“C’mon Jack, jump!” Billy yelled at his best friend, who stared down at him from the tall limbs of the oak tree far above the pile of leaves on the ground.

“I don’t know! I’m kinda scared!” Jack yelled back.

“I dare you!”

Dear reader, I don’t know how long it has been since you have been a child, but let me solidify this concept in your head. When one child dares another to do some thing they would otherwise avoid, that thing becomes the only thing that matters in a given moment. Thoughts of crushes, chores, or what’s for dinner disappear and are replaced with one thought alone: I have to follow through.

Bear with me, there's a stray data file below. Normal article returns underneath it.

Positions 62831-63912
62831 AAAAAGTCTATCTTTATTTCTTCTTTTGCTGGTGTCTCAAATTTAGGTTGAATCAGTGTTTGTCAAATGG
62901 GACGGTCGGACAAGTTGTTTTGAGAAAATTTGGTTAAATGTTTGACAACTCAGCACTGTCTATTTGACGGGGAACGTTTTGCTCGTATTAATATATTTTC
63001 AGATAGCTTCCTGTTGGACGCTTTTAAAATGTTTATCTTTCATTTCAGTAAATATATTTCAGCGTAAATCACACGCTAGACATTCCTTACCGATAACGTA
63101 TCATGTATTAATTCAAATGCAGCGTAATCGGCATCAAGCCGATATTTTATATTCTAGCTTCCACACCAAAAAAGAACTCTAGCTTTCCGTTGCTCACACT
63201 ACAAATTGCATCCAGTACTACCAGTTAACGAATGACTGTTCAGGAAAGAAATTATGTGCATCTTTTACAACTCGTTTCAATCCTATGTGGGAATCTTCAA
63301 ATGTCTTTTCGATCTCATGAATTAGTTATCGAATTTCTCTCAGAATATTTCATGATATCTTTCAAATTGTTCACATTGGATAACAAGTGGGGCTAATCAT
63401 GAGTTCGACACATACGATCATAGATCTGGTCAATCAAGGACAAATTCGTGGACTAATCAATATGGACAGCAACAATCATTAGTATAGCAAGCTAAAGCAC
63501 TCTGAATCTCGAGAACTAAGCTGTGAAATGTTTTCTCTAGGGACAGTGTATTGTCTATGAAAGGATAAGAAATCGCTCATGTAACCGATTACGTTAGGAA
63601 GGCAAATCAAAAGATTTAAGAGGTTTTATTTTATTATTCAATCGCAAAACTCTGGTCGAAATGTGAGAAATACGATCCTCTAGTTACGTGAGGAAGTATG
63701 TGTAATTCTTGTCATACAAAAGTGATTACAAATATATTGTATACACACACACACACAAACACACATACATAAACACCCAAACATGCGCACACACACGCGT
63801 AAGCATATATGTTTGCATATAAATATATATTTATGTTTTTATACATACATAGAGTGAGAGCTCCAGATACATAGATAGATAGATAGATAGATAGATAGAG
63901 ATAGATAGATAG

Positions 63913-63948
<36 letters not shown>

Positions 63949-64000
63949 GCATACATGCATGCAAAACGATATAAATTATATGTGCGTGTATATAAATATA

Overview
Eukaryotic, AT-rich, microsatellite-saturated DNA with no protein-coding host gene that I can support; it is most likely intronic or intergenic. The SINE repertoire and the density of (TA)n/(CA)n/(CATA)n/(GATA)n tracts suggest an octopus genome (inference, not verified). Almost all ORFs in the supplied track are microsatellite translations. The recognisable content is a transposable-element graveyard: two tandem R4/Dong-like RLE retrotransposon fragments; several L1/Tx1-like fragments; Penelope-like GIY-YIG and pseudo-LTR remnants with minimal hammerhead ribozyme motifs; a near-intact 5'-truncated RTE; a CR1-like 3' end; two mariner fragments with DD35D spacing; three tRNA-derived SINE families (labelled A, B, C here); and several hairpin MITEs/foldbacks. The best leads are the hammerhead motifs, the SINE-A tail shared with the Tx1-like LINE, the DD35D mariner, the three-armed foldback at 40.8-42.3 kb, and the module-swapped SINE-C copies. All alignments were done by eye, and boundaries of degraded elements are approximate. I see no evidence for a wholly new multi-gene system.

And so Jack jumped into the pile of leaves which provided less cushion than either boy had counted on, and a broken bone and a hospital visit were in order, as well as an end to a friendship. That day Billy learned the power of the dare, Jack learned the power of gravity, and Jack’s parents learned the power of the hospital bill.